Sunday, April 19, 2015

A Compact Galaxy and its Supermassive Black Hole

An ultra-compact dwarf (UCD) is a type of galaxy whose size and mass is between that of globular clusters and compact elliptical galaxies. Two mechanisms have been proposed to explain the formation of UCDs. In the first scenario, UCDs are actually the most massive globular clusters. In the second scenario, UCDs are either extremely compact galaxies that formed in dense dark matter halos or the leftover compact cores of more massive galaxies that have been tidally-stripped.

M60-UCD1 is an extraordinary UCD located near the massive elliptical galaxy M60, about 54 million light years from Earth. It was discovered from imagery taken by NASA’s Hubble Space Telescope, with follow-up observations by NASA’s Chandra X-ray Observatory and ground-based telescopes. M60-UCD1 is the most luminous UCD known and also one of the most massive. What is remarkable about M60-UCD1 is its compactness. M60-UCD1 contains 200 million times the Sun’s mass. Half of this mass is concentrated within a central sphere only 80 light years in radius.

Figure 1: An artist impression of the supermassive black hole located at the center of M60-UCD1. Credit: NASA, ESA, D. Coe, G. Bacon (STScI).

Figure 2: An image taken by NASA’s Hubble Space Telescope showing M60-UCD1 near the giant elliptical galaxy M60. Credit: NASA/Space Telescope Science Institute/ESA.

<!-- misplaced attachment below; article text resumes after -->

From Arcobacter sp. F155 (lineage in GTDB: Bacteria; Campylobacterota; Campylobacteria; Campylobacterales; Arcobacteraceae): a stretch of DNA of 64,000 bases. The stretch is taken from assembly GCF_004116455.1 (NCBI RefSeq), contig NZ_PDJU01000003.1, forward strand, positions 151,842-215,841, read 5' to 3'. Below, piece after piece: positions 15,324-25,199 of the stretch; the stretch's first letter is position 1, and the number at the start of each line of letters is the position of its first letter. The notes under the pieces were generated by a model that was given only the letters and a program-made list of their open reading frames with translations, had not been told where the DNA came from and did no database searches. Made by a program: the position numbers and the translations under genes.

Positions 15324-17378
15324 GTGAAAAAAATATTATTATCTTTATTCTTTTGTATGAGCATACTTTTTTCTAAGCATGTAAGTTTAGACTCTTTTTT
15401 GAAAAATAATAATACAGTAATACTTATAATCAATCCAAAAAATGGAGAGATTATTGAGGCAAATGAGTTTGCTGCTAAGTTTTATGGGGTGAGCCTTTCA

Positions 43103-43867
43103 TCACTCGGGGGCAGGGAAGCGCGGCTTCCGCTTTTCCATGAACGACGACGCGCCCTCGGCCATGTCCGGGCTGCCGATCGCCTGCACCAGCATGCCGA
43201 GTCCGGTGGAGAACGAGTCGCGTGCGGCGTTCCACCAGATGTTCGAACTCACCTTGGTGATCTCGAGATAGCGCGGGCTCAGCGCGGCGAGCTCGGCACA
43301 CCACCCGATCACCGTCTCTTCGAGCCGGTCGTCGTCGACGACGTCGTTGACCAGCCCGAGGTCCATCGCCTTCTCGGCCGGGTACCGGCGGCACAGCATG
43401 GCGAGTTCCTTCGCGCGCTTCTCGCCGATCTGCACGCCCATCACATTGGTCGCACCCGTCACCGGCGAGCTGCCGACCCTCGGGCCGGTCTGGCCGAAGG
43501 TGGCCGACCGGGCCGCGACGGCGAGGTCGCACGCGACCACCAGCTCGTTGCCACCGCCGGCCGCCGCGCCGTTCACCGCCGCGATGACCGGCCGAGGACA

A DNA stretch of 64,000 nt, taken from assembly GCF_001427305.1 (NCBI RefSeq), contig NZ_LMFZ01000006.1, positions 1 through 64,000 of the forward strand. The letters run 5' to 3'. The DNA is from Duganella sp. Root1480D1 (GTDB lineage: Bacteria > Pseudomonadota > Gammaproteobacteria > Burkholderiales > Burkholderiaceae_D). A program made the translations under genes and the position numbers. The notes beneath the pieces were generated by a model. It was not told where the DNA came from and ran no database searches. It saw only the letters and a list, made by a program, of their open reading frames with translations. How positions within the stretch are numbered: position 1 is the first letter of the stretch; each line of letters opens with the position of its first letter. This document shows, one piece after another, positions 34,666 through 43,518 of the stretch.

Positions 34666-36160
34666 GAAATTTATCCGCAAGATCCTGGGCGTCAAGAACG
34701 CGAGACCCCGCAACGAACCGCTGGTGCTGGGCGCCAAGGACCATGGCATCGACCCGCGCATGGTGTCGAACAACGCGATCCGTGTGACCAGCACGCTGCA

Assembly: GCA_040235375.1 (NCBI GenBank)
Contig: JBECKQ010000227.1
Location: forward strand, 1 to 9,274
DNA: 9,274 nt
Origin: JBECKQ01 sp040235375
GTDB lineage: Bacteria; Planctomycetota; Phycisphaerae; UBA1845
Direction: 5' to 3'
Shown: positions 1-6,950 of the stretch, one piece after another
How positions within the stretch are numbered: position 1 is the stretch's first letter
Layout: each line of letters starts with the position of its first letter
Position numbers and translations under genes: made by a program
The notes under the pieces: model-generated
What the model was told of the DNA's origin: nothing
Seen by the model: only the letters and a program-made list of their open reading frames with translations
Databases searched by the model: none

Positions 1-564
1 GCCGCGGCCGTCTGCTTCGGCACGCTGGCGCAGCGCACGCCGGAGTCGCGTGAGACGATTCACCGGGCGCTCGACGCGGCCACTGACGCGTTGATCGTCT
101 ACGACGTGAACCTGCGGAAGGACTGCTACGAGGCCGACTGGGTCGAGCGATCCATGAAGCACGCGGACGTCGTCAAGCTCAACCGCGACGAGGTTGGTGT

The density of stars in M60-UCD1 is ~20,000 times greater than that found in the Sun’s stellar neighbourhood, which implies stars in this UCD are spaced ~30 times closer to one another. M60-UCD1 is the densest galaxy known in the local Universe and is believed to be the leftover core of a galaxy that underwent tidal stripping. The progenitor galaxy of M60-UCD1 was a much larger galaxy. A couple of billion years ago, it came too close to M60 and got tidally torn apart, leaving behind only its dense core behind.

M60-UCD1 also hosts a supermassive black hole at its core. Its presence is inferred from observations of the velocities of stars at the center of the galaxy. These stars are moving with such high velocities that only a supermassive black hole in the vicinity can keep these stars bound. From dynamical modelling, the supermassive black hole at the center of M60-UCD1 is estimated to have 21 million times the Sun’s mass. This is a remarkable ~15 percent of the total mass of the galaxy’s stars. The large mass of its supermassive black hole is consistant with M60-UCD1 being the tidally-stripped nucleus of what was once a much bigger galaxy.

- Strader et al. (2014), “The Densest Galaxy”, arXiv:1307.7707 [astro-ph.CO]
- Seth et al. (2014), “A Supermassive Black Hole in an Ultracompact Dwarf Galaxy”, arXiv:1409.4769 [astro-ph.GA]